Nothing our call log couldn’t have told us more effectively.
While we think it’s really sleazy to force customers to pay extra for a connection they’re already paying for, we have to admit that Rogers surprised us when they enabled the tethering option of the iPhone at no extra charge this month (tethering allows you to basically use your mobile device as a modem when not connected to your usual service). Could this be a sign of a kinder, gentler Rogers-slash-Fido?
Perhaps! But if you’re preparing to witness swine in flight, note that the company makes a mint from what is perhaps the most annoying “feature” known to humankind: the WhoCalled text message. And to spare yourself the annoyance, you’ll have to pony up an additional $4 per month.
Taking a cue from their television offerings, telcos bundle essential services you need with more that you don’t want in order to make you pay more à la carte or upgrade to a more expensive tier. For example, if you want your Rogers-defined evenings to start at 6 p.m. instead of 9 p.m., you have to upgrade to a plan that also includes call forwarding minutes and ringbacks at five dollars more per month.
But then there’s WhoCalled, which is included in all smartphone “value” packs. On their website, Rogers enthusiastically and ungrammatically describes the service: “…[if you] use parking garages or elevators where you get no signal or if your friends and family don’t like to leave voicemail messages you are missing calls!!” OMG! You need Rogers/Fido to send you a text message to tell you that you declined to answer your phone, even though every mobile out there has a call log! And maybe even voicemail! OCD-sufferers, unite!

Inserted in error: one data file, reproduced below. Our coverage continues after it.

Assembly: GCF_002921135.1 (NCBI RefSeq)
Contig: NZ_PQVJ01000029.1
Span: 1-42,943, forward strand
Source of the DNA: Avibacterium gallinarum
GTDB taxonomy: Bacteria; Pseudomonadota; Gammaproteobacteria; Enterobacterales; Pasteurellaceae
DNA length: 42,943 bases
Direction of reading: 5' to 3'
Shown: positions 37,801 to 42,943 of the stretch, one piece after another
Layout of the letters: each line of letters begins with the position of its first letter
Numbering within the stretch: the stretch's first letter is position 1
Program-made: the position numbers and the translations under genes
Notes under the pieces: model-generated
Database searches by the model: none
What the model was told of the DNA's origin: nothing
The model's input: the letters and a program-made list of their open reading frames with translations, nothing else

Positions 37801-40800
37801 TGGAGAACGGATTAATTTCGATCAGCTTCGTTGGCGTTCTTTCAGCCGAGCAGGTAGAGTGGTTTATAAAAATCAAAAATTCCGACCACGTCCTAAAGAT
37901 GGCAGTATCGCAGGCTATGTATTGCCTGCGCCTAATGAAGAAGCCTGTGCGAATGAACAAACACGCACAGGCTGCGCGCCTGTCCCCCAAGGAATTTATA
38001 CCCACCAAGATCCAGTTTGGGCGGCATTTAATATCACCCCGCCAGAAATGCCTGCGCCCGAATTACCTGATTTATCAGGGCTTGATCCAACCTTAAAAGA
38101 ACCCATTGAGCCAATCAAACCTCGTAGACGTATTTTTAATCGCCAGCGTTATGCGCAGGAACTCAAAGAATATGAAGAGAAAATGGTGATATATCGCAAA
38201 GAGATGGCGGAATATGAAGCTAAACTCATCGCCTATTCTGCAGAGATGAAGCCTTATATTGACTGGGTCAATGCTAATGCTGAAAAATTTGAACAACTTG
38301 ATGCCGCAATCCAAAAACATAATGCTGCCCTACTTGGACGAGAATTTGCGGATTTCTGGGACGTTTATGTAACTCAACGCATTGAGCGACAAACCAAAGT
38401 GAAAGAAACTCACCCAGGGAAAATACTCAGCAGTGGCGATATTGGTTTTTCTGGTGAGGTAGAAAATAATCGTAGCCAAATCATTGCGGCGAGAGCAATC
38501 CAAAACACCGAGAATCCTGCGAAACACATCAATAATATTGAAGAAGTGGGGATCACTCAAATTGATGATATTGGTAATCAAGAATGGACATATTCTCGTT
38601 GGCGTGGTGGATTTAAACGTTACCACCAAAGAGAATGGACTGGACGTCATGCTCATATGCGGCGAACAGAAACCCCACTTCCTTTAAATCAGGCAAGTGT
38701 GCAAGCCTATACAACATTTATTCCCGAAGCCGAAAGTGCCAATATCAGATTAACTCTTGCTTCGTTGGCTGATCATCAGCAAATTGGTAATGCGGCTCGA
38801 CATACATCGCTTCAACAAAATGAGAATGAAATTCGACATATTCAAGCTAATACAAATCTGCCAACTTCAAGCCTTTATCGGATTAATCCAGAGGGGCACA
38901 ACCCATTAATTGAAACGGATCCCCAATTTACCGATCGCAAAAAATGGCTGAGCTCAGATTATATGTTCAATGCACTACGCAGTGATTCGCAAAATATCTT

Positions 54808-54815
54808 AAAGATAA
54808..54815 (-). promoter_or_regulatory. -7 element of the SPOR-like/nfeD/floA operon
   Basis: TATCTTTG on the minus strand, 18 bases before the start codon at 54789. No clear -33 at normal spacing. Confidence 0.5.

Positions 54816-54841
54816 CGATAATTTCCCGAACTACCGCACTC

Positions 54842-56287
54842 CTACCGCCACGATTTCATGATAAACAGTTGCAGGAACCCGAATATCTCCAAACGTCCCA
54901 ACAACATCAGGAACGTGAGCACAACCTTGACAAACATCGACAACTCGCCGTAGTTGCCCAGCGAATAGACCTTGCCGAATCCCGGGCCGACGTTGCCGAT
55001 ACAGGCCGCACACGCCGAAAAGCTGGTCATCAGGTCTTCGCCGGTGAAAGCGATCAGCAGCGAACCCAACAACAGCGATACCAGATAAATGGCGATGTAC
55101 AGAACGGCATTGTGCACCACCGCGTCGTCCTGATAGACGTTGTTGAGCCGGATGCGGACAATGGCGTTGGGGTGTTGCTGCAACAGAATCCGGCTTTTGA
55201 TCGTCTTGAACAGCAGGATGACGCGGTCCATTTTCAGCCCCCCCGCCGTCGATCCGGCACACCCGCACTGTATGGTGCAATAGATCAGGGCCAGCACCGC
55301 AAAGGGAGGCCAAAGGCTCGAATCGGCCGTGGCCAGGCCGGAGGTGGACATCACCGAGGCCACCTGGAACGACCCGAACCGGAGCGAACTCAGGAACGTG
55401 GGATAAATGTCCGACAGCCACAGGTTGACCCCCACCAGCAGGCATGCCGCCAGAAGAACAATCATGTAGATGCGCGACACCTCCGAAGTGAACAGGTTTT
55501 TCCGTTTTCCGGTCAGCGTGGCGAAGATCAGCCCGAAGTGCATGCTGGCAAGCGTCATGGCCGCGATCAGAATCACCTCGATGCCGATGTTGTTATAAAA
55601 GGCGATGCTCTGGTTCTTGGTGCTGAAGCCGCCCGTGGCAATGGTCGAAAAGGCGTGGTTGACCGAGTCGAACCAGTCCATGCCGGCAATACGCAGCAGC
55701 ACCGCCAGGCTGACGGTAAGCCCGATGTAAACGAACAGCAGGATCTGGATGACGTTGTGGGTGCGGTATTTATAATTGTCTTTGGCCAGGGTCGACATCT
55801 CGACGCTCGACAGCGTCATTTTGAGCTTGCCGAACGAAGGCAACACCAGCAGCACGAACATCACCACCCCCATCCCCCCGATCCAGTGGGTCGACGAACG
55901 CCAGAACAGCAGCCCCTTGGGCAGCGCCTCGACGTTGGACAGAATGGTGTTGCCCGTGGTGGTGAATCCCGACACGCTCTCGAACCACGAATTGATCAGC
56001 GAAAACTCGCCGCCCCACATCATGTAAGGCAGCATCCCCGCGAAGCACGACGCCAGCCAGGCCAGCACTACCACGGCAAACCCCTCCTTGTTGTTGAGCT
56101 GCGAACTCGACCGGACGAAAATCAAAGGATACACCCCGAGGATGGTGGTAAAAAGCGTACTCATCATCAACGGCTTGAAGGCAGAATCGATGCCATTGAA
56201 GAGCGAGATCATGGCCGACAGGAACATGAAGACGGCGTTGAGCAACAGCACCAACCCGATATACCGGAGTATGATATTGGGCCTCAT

The problem is that getting a slew of redundant, automated text messages buzzing and dinging your mobile device gets really old, fast—especially when the text message arrives five minutes or so after you’ve received your voicemail, checked your log, or screened your call. The WhoCalled feature was explicitly added to the iPhone Visual Voicemail package (the latter a virtual necessity), despite the device already explicitly notifying you when you’ve missed a call. Even more frustrating, you still get the SMS messages for all those 000-000-0000 and 1-800/888 telemarketing calls that you refuse to answer (and that the carrier claims they can’t block), which for us, happens multiple times daily.
Rogers CSRs know this feature is annoying and unnecessary, and loads of customers agree.
We had heard anecdotes of customers allegedly deactivating WhoCalled at no extra cost, so we attempted to do it ourselves. Two Fido representatives told us that it was impossible to uncouple the feature from the twenty-dollar Visual Voicemail bundle, while another said de-activating it would be “no problem” but neglected to mention that our future bills would consequently be higher.
Still, there is one way to save a bit of coin, even if you’re a Rogers customer strong-armed into a bundle option: the exact same service on the exact same network is $6.95 cheaper each month if you port your number to Fido (this is also true for the Telus and Bell discount brands).
At least they’ve thrown us a bone when it comes to tethering. Only until the end of December, of course, at which time data plans will be “adjusted.” Plus ça change…